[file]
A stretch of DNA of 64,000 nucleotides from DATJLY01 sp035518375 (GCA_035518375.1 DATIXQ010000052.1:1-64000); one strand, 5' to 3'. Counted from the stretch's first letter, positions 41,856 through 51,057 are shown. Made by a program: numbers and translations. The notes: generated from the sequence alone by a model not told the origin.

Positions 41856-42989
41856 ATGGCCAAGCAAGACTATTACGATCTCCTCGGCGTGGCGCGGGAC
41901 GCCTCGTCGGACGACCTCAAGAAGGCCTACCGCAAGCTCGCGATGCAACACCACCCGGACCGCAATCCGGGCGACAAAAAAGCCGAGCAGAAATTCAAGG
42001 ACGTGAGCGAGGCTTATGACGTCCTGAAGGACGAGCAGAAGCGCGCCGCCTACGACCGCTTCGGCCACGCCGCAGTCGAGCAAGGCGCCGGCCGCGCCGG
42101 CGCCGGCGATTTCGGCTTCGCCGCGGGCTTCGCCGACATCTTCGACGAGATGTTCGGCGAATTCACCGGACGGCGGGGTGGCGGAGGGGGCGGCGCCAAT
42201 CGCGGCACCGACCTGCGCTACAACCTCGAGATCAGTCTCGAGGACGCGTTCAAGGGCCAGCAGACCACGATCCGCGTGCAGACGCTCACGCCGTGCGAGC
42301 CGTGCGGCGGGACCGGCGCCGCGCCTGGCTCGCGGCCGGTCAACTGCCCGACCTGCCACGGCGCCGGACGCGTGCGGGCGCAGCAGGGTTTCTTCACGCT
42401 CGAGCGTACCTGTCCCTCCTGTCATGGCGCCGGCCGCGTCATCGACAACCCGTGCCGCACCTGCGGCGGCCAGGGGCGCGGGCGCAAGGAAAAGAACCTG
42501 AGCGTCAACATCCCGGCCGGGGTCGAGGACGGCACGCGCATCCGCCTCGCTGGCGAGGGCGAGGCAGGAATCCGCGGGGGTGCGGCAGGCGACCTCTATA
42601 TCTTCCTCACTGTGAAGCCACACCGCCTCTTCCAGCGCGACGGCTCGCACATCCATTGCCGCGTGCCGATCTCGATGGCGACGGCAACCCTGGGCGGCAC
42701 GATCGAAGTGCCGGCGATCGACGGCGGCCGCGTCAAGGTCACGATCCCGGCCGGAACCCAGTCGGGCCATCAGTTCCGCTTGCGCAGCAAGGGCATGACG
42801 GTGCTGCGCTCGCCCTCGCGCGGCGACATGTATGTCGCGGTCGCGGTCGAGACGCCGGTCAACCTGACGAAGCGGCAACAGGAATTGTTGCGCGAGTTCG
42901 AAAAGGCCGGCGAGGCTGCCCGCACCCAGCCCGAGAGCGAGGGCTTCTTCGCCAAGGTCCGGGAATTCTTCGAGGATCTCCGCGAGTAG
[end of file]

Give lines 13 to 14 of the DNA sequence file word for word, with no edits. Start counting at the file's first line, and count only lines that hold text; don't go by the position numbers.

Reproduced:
42801 GTGCTGCGCTCGCCCTCGCGCGGCGACATGTATGTCGCGGTCGCGGTCGAGACGCCGGTCAACCTGACGAAGCGGCAACAGGAATTGTTGCGCGAGTTCG
42901 AAAAGGCCGGCGAGGCTGCCCGCACCCAGCCCGAGAGCGAGGGCTTCTTCGCCAAGGTCCGGGAATTCTTCGAGGATCTCCGCGAGTAG